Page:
Clark advocates ethanol at event in Kansas

By Holly Jessen | January 04, 2010
Posted Jan. 26, 2010

Retired Gen. Wesley K. Clark believes there are many benefits to advancing the ethanol industry-among them, creating jobs and improving the environment. However, for Clark, the chief reason is national security. "If you want to move this country toward energy independence there's only one way you can do it to strengthen our national security in the near term," he said, "and that's with a different liquid fuel."

Clark, co-chairman of the Growth Energy Board of Directors, spoke about this on Jan. 21, at ICM's headquarters in Colwich, Kan. Members of the media were invited to hear Clark talk about the ethanol industry and the importance of the Green Jobs Waiver.

Across the country, on Tuesday, Jan. 26, Clark joined Growth Energy and Ricardo Inc., an engine design and engineering company, were at the Washington, D.C., Auto Show to talk about a joint engine demonstration program. "The project will demonstrate how ethanol-powered vehicles can deliver diesel-like fuel economy and gasoline-like performance using dramatically downsized engines, with lower costs for automakers, savings for consumers, a cleaner environment and a reduced dependence on imported oil," according to a Growth Energy press release.

In March 2009, Growth Energy applied for a Green Jobs Waiver, asking the U.S. EPA to approve increasing the blend wall to E15. A "positive decision" on this is expected in May or June, Clark said at the event on Jan. 21.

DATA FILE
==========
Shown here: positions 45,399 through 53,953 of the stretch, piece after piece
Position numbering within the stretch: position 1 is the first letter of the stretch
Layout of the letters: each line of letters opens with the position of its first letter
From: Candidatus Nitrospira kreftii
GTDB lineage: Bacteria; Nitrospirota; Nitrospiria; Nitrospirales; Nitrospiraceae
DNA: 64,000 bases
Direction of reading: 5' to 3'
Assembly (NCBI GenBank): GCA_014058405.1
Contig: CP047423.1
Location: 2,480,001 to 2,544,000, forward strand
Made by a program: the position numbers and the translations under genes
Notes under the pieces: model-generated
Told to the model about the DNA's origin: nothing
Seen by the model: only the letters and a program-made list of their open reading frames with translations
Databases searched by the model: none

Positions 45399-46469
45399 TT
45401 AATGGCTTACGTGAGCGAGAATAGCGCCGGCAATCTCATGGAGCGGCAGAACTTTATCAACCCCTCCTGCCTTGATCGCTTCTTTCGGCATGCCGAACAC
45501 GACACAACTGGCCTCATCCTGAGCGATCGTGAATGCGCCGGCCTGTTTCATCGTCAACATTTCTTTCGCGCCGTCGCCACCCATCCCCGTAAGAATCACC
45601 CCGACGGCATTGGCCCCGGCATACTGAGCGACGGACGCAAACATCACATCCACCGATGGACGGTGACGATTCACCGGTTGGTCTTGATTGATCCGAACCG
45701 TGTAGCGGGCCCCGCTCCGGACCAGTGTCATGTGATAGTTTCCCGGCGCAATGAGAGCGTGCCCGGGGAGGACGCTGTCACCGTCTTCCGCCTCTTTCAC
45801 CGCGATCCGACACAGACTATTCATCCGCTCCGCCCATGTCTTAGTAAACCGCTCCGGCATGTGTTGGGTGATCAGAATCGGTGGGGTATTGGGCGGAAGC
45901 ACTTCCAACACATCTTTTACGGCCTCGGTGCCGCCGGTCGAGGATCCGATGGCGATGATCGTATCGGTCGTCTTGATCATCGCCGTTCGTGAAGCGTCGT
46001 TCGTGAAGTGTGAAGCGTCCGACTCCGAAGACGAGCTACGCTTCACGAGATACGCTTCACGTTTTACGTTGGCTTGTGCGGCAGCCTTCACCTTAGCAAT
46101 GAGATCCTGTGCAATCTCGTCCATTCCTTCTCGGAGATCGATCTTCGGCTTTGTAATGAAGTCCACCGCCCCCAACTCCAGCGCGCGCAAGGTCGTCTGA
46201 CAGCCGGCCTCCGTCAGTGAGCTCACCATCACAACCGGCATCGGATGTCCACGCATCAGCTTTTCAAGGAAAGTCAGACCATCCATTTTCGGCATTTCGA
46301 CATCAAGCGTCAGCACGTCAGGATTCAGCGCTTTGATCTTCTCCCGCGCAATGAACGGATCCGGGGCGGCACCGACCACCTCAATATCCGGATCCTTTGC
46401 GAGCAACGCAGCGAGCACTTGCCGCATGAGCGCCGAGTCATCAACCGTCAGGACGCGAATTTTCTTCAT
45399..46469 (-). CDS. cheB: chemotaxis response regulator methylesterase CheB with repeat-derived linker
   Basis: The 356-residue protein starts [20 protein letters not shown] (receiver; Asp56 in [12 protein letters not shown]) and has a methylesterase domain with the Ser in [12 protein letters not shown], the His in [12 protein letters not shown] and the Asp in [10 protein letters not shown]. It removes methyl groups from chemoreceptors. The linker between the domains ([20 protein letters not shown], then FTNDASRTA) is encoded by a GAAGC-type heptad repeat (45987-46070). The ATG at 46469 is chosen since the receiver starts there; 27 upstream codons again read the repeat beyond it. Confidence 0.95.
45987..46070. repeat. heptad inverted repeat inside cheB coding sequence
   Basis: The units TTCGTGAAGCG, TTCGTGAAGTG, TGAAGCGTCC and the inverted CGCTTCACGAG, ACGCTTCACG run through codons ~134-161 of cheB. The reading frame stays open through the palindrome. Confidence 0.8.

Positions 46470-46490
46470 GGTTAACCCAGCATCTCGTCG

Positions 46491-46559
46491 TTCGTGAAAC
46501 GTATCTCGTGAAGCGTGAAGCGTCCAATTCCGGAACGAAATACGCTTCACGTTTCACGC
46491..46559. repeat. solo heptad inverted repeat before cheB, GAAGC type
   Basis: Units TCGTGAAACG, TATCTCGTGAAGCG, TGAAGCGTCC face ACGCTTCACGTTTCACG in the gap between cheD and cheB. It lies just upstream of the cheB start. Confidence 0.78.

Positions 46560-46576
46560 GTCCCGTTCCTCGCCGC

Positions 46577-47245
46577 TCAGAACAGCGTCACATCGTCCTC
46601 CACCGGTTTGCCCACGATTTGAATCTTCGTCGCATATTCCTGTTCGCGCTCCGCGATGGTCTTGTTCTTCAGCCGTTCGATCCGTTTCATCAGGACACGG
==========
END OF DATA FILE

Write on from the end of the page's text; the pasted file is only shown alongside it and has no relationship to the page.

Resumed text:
If E15 were approved, it would spur what Clark called frantic activity and incredible economic growth in the industry. It would encourage reinvestment in the ethanol industry and create jobs. "There's about 400,000 jobs just waiting to fall off the lower limb of the apple tree just as soon as we make the decision to go to E15," Clark said. "And it will happen, and it will happen very quickly."

The ethanol industry, as it is, is already a profitable business in the United States. The industry supports half a million jobs and generates $6 billion a year. To increase that, it's a matter of changing the regulations that have limited ethanol producers, he said. "The technology is here," Clark said at the event. "This is not a tech problem, this is a government regulation problem."

In answer to a question as to why a NATO general was backing the ethanol industry, Clark told the audience in Kansas it was his convictions that led him to become co-chair of Growth Energy. In the 1970s, Clark explained, the country went from being an exporting nation to being an importing nation. The situation has gotten worse and worse with time and, today, America imports about 12 million barrels of oil. By relying on foreign oil, Clark said, the United States has "subsidized the threat abroad", indirectly sending funds to terrorist organizations. "There's really no doubt, is there, that we're in the Middle East… the Persian gulf and in Afghanistan, directly or indirectly because of the effects of 30 years of prolonged importation of oil to make up for the shortfall of domestic oil production in America," he said.

Increasing the blend wall would help this country move toward energy independence while bolstering national security. Specifically, it would allow the United States to decrease U.S. imports of foreign oil enough to, for example, stop importing oil from a country like Venezuela. "Almost a million barrels of oil a day will be removed from the imported side, and those resources saved and brought to bear in the American market, creating jobs … and improving the environment for Americans," he said.

There are a few other things that will need to fall into place to move the ethanol industry ahead. This country needs infrastructure, such as blender pumps and pipelines to move ethanol. In addition, more flex fuel vehicles are needed. Although Clark stressed that ethanol can be used with only minor modifications to today's vehicles, he also said additional mechanical engineering was needed to optimize engines to run off cleaner-burning ethanol. "It's all about the market, and right now the market is capped by the E15 decision," Clark said.